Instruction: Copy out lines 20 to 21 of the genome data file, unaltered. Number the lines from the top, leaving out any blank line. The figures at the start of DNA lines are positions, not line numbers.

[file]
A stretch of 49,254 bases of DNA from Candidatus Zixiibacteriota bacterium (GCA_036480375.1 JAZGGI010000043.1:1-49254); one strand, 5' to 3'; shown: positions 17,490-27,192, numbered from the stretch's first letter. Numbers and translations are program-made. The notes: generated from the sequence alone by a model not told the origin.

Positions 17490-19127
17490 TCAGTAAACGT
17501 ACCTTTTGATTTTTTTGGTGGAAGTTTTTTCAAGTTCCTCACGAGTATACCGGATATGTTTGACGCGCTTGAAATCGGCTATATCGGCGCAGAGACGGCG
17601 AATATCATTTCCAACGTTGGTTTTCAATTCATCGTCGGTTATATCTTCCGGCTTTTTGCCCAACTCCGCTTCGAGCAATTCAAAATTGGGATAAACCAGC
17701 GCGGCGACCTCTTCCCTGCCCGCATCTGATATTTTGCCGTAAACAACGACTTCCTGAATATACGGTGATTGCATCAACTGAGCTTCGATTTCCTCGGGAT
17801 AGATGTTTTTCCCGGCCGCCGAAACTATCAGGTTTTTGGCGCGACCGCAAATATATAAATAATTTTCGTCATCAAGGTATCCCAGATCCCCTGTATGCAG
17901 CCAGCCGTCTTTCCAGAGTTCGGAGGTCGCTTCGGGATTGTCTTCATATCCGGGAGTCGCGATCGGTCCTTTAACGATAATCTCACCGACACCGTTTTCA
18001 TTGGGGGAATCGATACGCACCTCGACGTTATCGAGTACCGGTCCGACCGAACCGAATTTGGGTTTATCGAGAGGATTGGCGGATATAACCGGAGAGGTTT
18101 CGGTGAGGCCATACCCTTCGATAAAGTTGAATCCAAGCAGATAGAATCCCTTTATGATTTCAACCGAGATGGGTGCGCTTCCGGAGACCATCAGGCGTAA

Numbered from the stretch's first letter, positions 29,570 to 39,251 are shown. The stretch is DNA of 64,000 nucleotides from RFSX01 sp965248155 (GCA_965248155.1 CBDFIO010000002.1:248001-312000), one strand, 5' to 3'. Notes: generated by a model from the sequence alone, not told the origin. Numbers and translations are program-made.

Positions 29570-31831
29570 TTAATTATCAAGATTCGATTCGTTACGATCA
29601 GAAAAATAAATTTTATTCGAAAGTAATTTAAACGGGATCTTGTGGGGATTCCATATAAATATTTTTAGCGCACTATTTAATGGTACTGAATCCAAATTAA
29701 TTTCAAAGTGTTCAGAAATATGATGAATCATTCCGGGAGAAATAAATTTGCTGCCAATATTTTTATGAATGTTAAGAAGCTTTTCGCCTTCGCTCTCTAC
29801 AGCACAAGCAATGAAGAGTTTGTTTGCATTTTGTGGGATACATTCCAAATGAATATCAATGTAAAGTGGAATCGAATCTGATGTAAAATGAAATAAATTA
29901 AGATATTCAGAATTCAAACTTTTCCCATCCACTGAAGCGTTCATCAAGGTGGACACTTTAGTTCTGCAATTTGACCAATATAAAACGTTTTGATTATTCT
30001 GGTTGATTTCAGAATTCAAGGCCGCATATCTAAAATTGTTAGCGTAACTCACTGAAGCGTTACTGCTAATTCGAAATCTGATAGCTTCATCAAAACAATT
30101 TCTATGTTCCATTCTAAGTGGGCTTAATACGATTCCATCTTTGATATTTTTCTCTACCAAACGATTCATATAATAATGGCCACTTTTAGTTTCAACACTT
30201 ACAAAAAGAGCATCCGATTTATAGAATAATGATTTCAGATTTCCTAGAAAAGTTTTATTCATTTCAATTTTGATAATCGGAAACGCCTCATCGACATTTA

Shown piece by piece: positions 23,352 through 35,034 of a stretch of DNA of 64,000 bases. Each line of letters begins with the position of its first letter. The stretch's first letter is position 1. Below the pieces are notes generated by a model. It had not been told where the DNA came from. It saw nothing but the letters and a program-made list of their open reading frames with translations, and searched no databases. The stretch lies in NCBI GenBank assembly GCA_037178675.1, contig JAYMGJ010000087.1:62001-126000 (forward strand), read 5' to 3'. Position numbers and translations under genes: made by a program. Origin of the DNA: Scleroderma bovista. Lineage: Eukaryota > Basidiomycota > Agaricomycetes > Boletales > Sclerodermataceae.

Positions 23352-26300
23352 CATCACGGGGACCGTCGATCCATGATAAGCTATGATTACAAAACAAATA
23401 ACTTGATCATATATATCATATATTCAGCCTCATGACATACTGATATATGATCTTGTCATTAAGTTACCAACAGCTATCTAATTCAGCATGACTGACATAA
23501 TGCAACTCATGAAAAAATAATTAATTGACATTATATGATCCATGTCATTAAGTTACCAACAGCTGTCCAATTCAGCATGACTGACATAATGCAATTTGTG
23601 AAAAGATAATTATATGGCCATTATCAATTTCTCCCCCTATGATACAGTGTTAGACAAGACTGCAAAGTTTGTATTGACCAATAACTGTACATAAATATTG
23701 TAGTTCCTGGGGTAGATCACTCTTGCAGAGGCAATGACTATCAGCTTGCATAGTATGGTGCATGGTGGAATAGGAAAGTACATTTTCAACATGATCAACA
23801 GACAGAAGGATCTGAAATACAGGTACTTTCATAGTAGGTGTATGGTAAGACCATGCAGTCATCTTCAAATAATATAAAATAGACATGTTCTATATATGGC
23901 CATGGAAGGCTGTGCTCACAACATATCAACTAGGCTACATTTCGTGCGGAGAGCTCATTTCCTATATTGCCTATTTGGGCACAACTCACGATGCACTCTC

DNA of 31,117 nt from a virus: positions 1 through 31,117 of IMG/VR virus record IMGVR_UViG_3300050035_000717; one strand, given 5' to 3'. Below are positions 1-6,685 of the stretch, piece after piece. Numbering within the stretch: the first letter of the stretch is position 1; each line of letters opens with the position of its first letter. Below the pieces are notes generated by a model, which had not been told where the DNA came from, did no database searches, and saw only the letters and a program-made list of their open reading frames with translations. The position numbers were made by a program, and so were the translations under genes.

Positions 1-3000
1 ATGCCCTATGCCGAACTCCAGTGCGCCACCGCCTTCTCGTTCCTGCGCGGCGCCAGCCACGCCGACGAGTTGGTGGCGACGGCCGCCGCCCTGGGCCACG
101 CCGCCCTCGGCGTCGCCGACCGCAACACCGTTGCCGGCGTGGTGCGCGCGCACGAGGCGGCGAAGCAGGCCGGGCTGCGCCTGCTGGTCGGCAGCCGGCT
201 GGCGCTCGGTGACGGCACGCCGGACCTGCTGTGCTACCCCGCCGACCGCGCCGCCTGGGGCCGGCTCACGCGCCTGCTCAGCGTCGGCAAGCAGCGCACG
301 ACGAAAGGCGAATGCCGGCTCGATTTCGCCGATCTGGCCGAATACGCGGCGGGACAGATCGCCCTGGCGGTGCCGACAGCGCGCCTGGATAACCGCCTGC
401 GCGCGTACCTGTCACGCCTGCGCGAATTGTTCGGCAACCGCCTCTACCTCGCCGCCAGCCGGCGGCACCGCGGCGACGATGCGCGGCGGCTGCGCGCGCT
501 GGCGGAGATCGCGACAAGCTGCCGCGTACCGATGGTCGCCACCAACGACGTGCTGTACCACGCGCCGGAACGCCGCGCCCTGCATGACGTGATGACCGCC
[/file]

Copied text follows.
30201 ACAAAAAGAGCATCCGATTTATAGAATAATGATTTCAGATTTCCTAGAAAAGTTTTATTCATTTCAATTTTGATAATCGGAAACGCCTCATCGACATTTA

Shown piece by piece: positions 23,352 through 35,034 of a stretch of DNA of 64,000 bases. Each line of letters begins with the position of its first letter. The stretch's first letter is position 1. Below the pieces are notes generated by a model. It had not been told where the DNA came from. It saw nothing but the letters and a program-made list of their open reading frames with translations, and searched no databases. The stretch lies in NCBI GenBank assembly GCA_037178675.1, contig JAYMGJ010000087.1:62001-126000 (forward strand), read 5' to 3'. Position numbers and translations under genes: made by a program. Origin of the DNA: Scleroderma bovista. Lineage: Eukaryota > Basidiomycota > Agaricomycetes > Boletales > Sclerodermataceae.